Introduction to the First Nations Holistic Lifelong Learning Model
In 2007, the Canadian Council on Learning collaborated with First Nations, Inuit and Métis learning professionals and researchers to explore and articulate the recognition that the world of First Nations learners is one of interconnectedness, in which experiences and relationships are circular, cumulative and holistic.
On the land learning provides First Nations children with opportunities to connect with their language and culture.
A literature review of First Nations, Inuit and Métis learning processes and concepts identified the following key characteristics of learning from an Indigenous perspective:
Many First Nations Peoples, such as the Blackfoot, Cree, and Dakota, use the Medicine Wheel—a circle divided into quadrants—to illustrate the progressive growth of self through a cyclical journey.
The Medicine Wheel presents learning as a lifelong process connected to all stages of human development, beginning before birth and continuing through childhood to old age. Knowledge and wisdom, acquired through a lifetime of learning are transmitted to younger learners in a process that repeats itself with successive generations.
The traditional Indigenous classroom consisted of the community and the natural environment. Each adult was responsible for ensuring that each child learned the specific skills, attitudes and knowledge they needed to function in everyday life.
Experiential learning is seen as connected to lived experience, as in learning by doing, and is structured formally through regular community interactions such as sharing circles, ceremonies, meditation, or story telling, and daily activities.
Although experiential learning is most often associated with activities that occur outside the formal classroom, it is a purposeful and essential mode of First Nations learning.
First Nations Peoples have long affirmed the pivotal role that languages and cultures play in successful Indigenous learning. Through language, First Nations Peoples transmit cultural knowledge from one generation to another and make sense of their shared experience.
Indigenous languages reflect the unique worldviews of Indigenous Peoples’ toward their land. Language connects First Nations people to their culture’s system of values about how they ought to live and relate to each other. As Indigenous languages encode unique ways of interpreting the world, they are seen as inseparable from issues of First Nations identity and the maintenance of Indigenous knowledge systems.
Central to the First Nation worldview is the preeminence of spiritual development that comes from a respect for life and affirmation of the interconnectedness of all beings.
Spiritual experience is equated with knowledge in itself and is manifested in the physical world through ceremony, vision quests and dreams. Therefore, knowledge is a sacred object, and seeking knowledge is a spiritual quest. Many Indigenous people have conceptualized the learning spirit as an entity that emerges from the complex interrelationships between the learner and his or her learning journey.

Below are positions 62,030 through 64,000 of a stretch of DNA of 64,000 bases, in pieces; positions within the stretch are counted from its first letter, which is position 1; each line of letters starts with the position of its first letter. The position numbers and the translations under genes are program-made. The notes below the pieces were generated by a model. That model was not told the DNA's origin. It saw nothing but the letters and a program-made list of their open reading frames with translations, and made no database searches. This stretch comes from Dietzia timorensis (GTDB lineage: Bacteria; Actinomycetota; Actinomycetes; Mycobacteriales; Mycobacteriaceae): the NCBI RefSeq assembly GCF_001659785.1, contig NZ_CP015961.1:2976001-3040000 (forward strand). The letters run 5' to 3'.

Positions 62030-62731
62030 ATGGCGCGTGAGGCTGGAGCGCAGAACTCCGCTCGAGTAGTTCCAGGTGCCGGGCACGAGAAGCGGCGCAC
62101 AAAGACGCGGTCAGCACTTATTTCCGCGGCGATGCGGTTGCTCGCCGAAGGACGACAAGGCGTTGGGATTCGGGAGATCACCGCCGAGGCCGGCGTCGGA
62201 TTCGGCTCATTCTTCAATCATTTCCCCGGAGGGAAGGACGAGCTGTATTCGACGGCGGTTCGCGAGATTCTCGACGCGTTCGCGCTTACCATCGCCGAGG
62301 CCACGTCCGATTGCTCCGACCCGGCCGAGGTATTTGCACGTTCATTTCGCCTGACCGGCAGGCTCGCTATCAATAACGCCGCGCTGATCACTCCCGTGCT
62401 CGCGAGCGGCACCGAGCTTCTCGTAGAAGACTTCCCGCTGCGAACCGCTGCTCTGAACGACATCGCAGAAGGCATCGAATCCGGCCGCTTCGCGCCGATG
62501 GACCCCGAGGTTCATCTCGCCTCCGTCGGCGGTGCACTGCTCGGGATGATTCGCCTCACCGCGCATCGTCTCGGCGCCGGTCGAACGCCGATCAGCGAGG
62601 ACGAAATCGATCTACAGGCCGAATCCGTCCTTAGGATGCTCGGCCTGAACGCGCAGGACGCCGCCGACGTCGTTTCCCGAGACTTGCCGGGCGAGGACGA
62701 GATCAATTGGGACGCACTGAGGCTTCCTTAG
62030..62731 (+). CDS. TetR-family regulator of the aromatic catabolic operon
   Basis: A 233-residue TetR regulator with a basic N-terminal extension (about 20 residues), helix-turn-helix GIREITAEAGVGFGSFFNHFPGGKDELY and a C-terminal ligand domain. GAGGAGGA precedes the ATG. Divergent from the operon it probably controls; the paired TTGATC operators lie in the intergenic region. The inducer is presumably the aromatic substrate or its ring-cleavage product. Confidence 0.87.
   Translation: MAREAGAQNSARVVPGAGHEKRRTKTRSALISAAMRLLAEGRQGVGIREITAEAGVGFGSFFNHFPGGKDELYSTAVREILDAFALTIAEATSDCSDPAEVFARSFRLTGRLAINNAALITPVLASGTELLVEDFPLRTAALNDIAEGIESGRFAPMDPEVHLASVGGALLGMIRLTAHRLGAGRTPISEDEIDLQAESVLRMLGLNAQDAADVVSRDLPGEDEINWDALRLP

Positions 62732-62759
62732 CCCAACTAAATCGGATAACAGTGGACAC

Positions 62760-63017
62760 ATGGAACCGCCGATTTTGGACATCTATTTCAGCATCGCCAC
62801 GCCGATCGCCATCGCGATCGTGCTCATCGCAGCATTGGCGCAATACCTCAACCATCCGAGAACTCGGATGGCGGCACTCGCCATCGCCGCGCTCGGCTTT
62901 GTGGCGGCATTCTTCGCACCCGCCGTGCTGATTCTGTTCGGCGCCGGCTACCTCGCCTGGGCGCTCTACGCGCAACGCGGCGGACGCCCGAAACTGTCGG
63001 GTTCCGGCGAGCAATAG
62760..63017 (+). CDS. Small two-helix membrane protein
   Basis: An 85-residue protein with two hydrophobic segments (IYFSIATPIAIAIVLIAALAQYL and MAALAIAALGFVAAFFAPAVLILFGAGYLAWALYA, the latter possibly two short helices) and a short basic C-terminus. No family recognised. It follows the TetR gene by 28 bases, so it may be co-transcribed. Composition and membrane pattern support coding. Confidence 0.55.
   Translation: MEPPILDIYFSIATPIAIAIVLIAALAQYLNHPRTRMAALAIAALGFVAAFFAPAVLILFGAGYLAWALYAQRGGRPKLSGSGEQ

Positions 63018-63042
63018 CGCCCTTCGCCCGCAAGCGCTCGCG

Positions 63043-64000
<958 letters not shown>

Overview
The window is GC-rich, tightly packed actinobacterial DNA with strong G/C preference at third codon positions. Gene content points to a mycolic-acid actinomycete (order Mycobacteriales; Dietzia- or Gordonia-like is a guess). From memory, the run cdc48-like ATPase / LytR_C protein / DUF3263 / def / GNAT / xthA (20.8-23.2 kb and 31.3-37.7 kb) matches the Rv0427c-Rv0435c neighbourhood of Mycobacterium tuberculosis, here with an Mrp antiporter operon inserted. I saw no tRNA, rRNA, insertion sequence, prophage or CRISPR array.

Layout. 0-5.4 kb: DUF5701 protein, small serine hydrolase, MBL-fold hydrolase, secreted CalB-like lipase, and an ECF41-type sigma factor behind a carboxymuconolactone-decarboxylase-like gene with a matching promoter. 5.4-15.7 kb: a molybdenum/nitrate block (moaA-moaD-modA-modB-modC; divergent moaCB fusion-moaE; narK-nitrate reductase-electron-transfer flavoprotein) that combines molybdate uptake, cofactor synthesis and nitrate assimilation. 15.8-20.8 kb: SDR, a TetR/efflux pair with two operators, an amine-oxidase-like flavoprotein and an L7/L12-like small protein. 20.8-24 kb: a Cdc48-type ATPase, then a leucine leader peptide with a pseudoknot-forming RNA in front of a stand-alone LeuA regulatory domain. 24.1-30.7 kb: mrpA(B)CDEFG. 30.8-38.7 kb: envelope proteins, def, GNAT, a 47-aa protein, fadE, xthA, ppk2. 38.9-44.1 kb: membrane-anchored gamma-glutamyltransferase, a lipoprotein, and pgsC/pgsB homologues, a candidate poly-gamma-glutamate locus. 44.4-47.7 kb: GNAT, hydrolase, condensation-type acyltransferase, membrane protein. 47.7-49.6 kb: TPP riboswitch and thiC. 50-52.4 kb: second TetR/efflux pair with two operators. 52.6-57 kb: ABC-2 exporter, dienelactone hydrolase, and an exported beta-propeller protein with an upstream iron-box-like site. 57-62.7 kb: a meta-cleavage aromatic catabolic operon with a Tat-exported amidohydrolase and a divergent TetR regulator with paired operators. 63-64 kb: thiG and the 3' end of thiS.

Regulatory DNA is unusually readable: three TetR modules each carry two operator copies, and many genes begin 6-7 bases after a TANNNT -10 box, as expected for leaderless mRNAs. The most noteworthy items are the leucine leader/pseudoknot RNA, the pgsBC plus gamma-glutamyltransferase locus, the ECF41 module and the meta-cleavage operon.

Parental and family involvement in community learning can take place through diverse roles: parents and family as the first educators in the home, as partners within the school and as key decision-makers for all children and youth.
Elders play a key role as facilitators of lifelong learning. They teach responsibilities and relationships among family, community and creation, reinforcing intergenerational connections and identities.
Elders transmit the community´s culture through teachings, stories, and legends, presented over a long period of time. They play an important role in fostering culturally affirming school environments that link students, staff, families and community to First Nations cultures and traditions.
First Nations learning derives the best from traditional and contemporary knowledge. First Nation students are often asked to ‘walk in two worlds’ and find their own balance between both Indigenous and Western ways of learning.
Learning that integrates Western and Indigenous knowledge can counteract the effects of cultural mismatch that have contributed to low educational outcomes among First Nations people in education.
An Indigenous perspective on learning supports every First Nation child to demonstrate their learning strengths and provides them the opportunity to maximize their full learning potential.
This groundbreaking research was reported in a document titled Redefining How Success is Measured in First Nations, Inuit and Métis Learning, and included the First Nations Holistic Lifelong Learning Model. The First Nations Holistic Lifelong Learning Model is a “living draft” that will evolve and undergo revision and adaptation depending upon the circumstances.
Learn more about this innovative approach to measuring Indigenous learning.
In 2008, a series of meetings with First Nations communities were held to explore how the First Nations Holistic Lifelong Learning Model could help address their learning needs. The outcome of these meetings was reported in the document Community Dialogues on First Nations Holistic Lifelong Learning: Learning as a Community for Renewal and Growth. The report articulated and reinforced the importance of using this holistic approach for community and strategic planning and provides examples of community case studies.
Learn more about three First Nations communities that use the Holistic Lifelong Learning Model.